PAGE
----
Remaindered Links for 16 Nov 2007

Climate Skepticism: Top 10 | Top ten skeptical statements about climate change and the factual counter argument for each.

Flickr Backup | A java tool that will download your photos for personal backup or restoration.

David Letterman to pay his entire staff’s salaries during strike | While most shows are laying off staff until the writer’s strike is resolved, David Letterman’s Worldwide Pants corporation will keep everyone on the payroll through at least the end of the year. Nice to see it’s not all about money.

Well Done: A food company annual report that has to be cooked first | One of the more inventive things I’ve seen out of the designer world in recent years. I remember seeing things in this vein and being excited about design when I was younger. It seems that appropriate and interesting design is difficult to come by recently, and it’s design for the sake of design.

Tattoo parlor run by cops busts gangs | The Augusta, Georgia police department, in concert with federal authorities, spent a year building credibility and was able to arrest sixty-eight people involved in various crimes ranging from weapons trafficking to drug charges, confiscating more than 300 firearms in the process.

Eight things to do before you quit your day job | Things to do before going from punching the clock to the exciting lifestyle of internet entrepreneur.

  1. Amna says:

    I see a bit of exageration in the Borders bapnruktcy impacts analysis.First, because Borders isn't going away (just yet); they are merely cutting off their worst-performing stores. Which is to say the ones they think they can do without. Bad for the employees of the specific stores but if their sales volume were so significant to their markets they wouldn't have to close up shop.Second, with 75% of Borders stores overlapping B&N sites *and* both chains struggling to break even 11 months of the year it is pretty clear there currently is overcapacity in the US B&M book retailing space. This is not an unusual situation for many a business to find itself in, especially in tough times. Usually it is the weaker players that have to close up shop first when there's overcapacity.Third, the reason for the overcapacity is that customers are getting their midlist and indie books from sources other than the superstore chains. So again, it is overstating the impact to attribute harm to those authors from the closure of underperforming rerailers at a time the market for their product is still growing. After all, all publishher reports for 2010 stress that the mainstreaming of ebooks is still *not* impacting the growth of print book sales in either unit or dollar value.The cold hard truth is that Borders finds itself in their current predicament precisely because their stores do not matter enough in the marketplace and they don't matter because the products and services they offer as a competitive advantage don't matter to the market of 2010 as they did in the market of 1980.Enough with the handwringing already people.Don't exhaustt your tears just yet when there are bigger disasters coming.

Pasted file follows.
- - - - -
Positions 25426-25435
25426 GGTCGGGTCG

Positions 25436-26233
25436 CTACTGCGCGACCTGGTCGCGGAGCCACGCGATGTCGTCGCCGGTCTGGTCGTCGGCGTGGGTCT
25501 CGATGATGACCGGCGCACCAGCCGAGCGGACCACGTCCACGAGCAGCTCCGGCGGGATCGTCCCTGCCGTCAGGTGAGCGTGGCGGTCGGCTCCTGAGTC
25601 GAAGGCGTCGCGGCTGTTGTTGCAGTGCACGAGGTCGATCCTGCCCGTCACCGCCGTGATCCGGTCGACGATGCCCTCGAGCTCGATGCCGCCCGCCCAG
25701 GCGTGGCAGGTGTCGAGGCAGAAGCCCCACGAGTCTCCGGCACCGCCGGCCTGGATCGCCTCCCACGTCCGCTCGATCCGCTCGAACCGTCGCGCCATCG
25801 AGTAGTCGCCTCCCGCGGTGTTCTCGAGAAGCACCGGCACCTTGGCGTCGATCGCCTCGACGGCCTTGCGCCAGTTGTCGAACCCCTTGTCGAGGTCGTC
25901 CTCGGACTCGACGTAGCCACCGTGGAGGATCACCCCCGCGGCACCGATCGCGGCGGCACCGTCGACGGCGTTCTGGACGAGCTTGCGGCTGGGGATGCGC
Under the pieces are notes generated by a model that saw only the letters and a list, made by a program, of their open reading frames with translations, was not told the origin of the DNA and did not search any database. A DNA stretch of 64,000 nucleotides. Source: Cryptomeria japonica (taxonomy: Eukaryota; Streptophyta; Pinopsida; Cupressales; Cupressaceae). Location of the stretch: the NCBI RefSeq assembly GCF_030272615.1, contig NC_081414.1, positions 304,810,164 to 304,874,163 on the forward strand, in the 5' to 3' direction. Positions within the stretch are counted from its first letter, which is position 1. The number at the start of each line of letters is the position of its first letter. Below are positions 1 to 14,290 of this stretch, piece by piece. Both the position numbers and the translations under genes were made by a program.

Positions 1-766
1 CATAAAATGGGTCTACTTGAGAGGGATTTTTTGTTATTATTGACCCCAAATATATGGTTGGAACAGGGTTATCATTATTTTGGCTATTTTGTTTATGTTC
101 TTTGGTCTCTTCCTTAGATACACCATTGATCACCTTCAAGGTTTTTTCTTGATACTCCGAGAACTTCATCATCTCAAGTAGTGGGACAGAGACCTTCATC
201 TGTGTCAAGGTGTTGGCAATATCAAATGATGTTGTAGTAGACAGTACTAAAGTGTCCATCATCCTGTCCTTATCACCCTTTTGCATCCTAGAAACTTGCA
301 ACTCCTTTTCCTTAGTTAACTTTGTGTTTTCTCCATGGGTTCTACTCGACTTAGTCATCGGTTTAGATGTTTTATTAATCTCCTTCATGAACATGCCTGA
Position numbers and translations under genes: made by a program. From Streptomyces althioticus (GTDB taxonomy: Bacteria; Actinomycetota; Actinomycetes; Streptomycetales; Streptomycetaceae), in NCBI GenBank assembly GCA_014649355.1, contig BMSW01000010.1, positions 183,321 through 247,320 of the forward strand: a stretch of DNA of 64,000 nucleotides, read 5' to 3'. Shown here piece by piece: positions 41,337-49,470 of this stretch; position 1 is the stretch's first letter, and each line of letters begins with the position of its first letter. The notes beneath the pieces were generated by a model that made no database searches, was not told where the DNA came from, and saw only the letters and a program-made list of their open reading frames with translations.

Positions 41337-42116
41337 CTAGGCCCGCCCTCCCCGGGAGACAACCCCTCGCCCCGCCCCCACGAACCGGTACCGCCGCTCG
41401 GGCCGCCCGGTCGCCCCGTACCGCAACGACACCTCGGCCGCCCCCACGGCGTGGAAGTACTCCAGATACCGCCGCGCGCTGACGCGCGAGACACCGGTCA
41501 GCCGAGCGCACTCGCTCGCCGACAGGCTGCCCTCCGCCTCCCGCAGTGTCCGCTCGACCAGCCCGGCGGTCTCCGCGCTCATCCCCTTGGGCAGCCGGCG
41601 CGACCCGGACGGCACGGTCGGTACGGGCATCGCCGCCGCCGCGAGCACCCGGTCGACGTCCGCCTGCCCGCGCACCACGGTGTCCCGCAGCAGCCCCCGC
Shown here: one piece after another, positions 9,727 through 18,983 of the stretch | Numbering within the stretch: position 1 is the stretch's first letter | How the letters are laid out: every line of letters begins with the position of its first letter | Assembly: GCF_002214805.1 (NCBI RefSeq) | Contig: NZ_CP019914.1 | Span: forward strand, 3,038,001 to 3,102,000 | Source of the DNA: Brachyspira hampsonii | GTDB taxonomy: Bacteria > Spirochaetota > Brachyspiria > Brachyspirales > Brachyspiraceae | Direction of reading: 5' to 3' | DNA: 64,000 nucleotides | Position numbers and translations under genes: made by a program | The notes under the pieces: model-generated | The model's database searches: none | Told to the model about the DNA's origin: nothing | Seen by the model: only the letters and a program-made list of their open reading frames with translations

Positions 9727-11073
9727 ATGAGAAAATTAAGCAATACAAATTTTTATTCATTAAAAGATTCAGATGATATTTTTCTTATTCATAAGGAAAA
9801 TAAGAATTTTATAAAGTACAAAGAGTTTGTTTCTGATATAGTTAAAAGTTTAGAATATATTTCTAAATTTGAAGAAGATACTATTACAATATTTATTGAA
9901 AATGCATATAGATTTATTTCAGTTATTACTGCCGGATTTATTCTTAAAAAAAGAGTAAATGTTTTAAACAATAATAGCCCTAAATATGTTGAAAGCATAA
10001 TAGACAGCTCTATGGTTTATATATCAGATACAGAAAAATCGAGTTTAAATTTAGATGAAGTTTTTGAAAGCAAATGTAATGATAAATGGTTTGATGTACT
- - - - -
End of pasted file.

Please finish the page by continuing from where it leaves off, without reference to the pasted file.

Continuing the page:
2. Ruben says:

    Alberta Infrastructure seems determined to dmoleish the old wing as soon as the new building is finished, stating that if a building costs more than 75% of new cost to renovate, they opt for new construction. We don't see how our request fits into this statement. We aren't asking for it to be a permanent structure upgraded to today's standards. All we ask is that it remain in place if all patients cannot be accommodated in the new building, including those on the wait list. Inadequate and obsolete as it is, the existing old wing is better than nothing. If there is an obvious need for more space, it would serve as emergency bed space until more new space can be built. If there were plans in place to replace the lost beds from the old wing immediately after demolition, it might be acceptable but that is not the case. Why?

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